Edge scan/Torso manifest, Captain Cook Highway, Queensland, June 27
Australia, United States of America
Australian born and American based photographer Douglas Holleley has experimented with many aberrant photographic techniques over the course of his career. Holleley received a Bachelor of Arts in Psychology in 1971 at Macquarie University before relocating to America to undertake a Master of Fine Arts, studying at the Visual Studies Workshop in Rochester, New York between 1974 and 1976. Founded by Nathan Lyons in 1969 and affiliated with important photographers including Minor White and Frederick Sommers, the Visual Studies Workshop was a bedrock institution that fostered innovative photographic practice from the 1970s onwards. It was here that Holleley received tutelage from Ansel Adams in 1975. His early photographic output includes hand coloured black and white photographs as well as photograms and gridded arrangements of Polaroids. He later began experimenting with digital photography, applying the same principles of the photogram to his experiments with a flatbed scanner.
During the time spent studying photography in America in the 1970s Holleley became interested in Polaroid technology. When he returned to Australia in 1979, before later relocating permanently to America, Holleley commenced an extensive photographic project of documenting the Australian bush with a Polaroid SX-70 camera, effectively becoming one of the first professional practitioners of the medium in the country. The resulting images were presented as a series and published as a book – ‘Visions of Australia’ – in 1980. Employing a refined formalist vocabulary, Holleley produced photographic mosaics by arranging his Polaroids into gridded compositions.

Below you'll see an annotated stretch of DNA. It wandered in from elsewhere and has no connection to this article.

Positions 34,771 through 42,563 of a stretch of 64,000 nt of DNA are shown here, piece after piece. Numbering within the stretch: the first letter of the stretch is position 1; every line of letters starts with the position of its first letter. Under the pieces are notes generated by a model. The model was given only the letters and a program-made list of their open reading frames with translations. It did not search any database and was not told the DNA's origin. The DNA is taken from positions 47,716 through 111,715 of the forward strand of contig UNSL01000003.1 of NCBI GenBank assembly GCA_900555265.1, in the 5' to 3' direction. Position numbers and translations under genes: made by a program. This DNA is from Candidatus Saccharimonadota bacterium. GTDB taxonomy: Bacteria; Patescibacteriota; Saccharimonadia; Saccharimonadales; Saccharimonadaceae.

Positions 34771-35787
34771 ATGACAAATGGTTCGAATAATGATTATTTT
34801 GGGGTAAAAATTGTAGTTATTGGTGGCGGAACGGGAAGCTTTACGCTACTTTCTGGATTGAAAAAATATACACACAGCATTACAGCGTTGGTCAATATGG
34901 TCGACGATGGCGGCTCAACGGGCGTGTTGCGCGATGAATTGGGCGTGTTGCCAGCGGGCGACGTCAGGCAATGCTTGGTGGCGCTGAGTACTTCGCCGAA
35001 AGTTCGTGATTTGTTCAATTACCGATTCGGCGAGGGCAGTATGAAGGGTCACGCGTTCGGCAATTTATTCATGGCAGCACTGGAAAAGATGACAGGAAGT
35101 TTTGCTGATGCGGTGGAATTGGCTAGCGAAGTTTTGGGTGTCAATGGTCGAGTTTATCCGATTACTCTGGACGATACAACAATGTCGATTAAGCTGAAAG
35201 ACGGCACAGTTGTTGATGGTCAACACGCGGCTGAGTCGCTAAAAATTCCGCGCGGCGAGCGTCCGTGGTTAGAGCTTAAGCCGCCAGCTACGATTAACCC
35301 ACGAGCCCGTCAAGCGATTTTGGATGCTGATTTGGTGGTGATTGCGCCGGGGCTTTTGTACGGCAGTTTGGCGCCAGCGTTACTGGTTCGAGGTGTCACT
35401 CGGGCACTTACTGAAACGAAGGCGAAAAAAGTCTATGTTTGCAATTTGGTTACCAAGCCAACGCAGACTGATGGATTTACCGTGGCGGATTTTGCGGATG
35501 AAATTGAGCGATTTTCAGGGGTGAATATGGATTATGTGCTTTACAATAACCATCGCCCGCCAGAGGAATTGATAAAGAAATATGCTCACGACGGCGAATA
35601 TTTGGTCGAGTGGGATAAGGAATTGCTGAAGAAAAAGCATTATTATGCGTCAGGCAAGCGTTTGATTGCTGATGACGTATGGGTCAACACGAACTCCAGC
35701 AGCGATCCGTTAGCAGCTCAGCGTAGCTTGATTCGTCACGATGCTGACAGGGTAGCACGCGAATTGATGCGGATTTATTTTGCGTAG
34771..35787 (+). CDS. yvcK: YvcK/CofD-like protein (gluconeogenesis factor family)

Dissected, disassembled and then collated within the pictorial frame, the landscape in Holleley’s works becomes slightly unnatural and detached. These works negate linear single point perspective by focusing on the ground and reducing the scene to a formal composite. Here, the expanse of the view and the horizon does not dominate the space of the image. The tessellating images produce a ‘whole’ that is slightly misaligned and unsettled. In some works, the photographer’s shadow is visible. It asserts itself as an ambivalent presence that is not tethered to the scene. This spectral form heightens the sense of disquiet that pervades the images.
sixteen SX-70 Polaroid photographs
16 photographs: each photograph 7.9 x 7.8 cm image; 10.8 x 8.9 cm sheet; 36.7 x 33.9 cm overall image; 61.0 x 50.5 cm board
Signature & date
Signed and dated l.r. board, pencil "Holleley 79".
Not on display
© Douglas Holleley
Shown in 1 exhibition
Photography & place, Art Gallery of New South Wales, Sydney, 17 Mar 2011–29 May 2011
Referenced in 1 publication
Douglas Holleley, Visions of Australia, Australia, 1980. plate no. 5